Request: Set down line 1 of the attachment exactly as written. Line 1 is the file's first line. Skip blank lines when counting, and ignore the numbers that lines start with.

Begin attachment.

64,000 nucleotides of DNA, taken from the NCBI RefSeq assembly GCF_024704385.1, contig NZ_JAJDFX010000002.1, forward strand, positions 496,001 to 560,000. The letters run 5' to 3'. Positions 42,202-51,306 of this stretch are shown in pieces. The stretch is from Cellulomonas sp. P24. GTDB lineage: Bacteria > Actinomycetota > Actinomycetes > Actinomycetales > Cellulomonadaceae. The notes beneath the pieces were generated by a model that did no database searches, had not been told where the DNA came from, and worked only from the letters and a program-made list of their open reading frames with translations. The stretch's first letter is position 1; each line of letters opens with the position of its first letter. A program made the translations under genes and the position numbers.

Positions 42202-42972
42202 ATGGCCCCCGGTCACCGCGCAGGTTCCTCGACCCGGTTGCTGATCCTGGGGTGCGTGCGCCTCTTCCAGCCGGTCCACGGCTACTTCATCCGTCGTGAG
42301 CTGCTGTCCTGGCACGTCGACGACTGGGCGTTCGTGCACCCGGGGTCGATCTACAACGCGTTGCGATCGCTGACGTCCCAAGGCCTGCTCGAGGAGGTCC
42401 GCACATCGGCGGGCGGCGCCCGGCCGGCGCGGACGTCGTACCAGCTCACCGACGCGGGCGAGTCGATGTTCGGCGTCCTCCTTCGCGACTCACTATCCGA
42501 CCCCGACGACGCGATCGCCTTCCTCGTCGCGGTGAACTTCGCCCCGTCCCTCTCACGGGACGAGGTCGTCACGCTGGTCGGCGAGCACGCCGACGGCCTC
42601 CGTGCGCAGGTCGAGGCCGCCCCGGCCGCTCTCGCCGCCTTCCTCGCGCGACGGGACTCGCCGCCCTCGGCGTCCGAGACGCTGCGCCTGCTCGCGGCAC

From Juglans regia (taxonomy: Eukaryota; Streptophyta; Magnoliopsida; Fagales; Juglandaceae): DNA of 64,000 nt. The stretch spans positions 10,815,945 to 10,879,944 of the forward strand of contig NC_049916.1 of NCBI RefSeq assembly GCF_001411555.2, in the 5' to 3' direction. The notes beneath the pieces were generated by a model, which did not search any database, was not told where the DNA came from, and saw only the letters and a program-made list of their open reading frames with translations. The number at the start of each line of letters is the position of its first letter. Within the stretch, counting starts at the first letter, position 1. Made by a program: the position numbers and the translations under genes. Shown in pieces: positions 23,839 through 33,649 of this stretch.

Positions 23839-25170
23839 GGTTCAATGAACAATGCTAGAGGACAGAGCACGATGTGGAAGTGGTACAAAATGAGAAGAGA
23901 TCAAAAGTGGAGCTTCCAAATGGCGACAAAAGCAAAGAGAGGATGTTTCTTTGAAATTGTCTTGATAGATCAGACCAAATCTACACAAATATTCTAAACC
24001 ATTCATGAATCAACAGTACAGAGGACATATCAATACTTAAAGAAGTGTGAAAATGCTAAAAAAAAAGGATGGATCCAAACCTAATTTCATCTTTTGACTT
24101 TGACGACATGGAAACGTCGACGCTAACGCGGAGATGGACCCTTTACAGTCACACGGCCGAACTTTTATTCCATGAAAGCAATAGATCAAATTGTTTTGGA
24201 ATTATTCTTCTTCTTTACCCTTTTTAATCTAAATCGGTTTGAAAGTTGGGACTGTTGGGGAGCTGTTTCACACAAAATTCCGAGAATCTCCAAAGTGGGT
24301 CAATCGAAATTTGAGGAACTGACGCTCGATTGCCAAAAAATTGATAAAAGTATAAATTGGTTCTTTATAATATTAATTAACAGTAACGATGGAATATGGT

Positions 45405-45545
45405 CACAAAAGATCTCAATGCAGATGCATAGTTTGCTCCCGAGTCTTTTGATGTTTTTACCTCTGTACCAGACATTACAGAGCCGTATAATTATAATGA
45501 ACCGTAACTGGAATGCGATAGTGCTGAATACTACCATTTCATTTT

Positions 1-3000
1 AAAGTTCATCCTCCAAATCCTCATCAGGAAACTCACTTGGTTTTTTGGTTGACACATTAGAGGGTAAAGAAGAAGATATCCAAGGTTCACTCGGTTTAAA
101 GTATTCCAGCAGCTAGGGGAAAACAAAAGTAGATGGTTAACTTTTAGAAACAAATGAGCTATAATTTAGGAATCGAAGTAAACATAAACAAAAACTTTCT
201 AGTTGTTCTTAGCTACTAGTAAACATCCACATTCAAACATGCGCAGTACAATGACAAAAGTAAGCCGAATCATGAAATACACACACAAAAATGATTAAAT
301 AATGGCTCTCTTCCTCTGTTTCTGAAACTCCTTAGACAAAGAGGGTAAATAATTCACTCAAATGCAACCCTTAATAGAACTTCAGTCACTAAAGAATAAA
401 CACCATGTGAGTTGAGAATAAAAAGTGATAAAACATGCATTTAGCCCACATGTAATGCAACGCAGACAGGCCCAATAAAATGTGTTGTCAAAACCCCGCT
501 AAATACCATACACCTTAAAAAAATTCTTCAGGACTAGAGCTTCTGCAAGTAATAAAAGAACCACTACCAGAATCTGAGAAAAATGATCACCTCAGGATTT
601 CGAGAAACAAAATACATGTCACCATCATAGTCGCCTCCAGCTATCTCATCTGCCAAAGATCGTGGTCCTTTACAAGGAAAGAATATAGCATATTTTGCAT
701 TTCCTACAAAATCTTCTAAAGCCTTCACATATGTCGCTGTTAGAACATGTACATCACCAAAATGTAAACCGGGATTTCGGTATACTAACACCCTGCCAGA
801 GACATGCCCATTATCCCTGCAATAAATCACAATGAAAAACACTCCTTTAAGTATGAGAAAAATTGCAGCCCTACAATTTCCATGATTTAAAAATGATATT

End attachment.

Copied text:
64,000 nucleotides of DNA, taken from the NCBI RefSeq assembly GCF_024704385.1, contig NZ_JAJDFX010000002.1, forward strand, positions 496,001 to 560,000. The letters run 5' to 3'. Positions 42,202-51,306 of this stretch are shown in pieces. The stretch is from Cellulomonas sp. P24. GTDB lineage: Bacteria > Actinomycetota > Actinomycetes > Actinomycetales > Cellulomonadaceae. The notes beneath the pieces were generated by a model that did no database searches, had not been told where the DNA came from, and worked only from the letters and a program-made list of their open reading frames with translations. The stretch's first letter is position 1; each line of letters opens with the position of its first letter. A program made the translations under genes and the position numbers.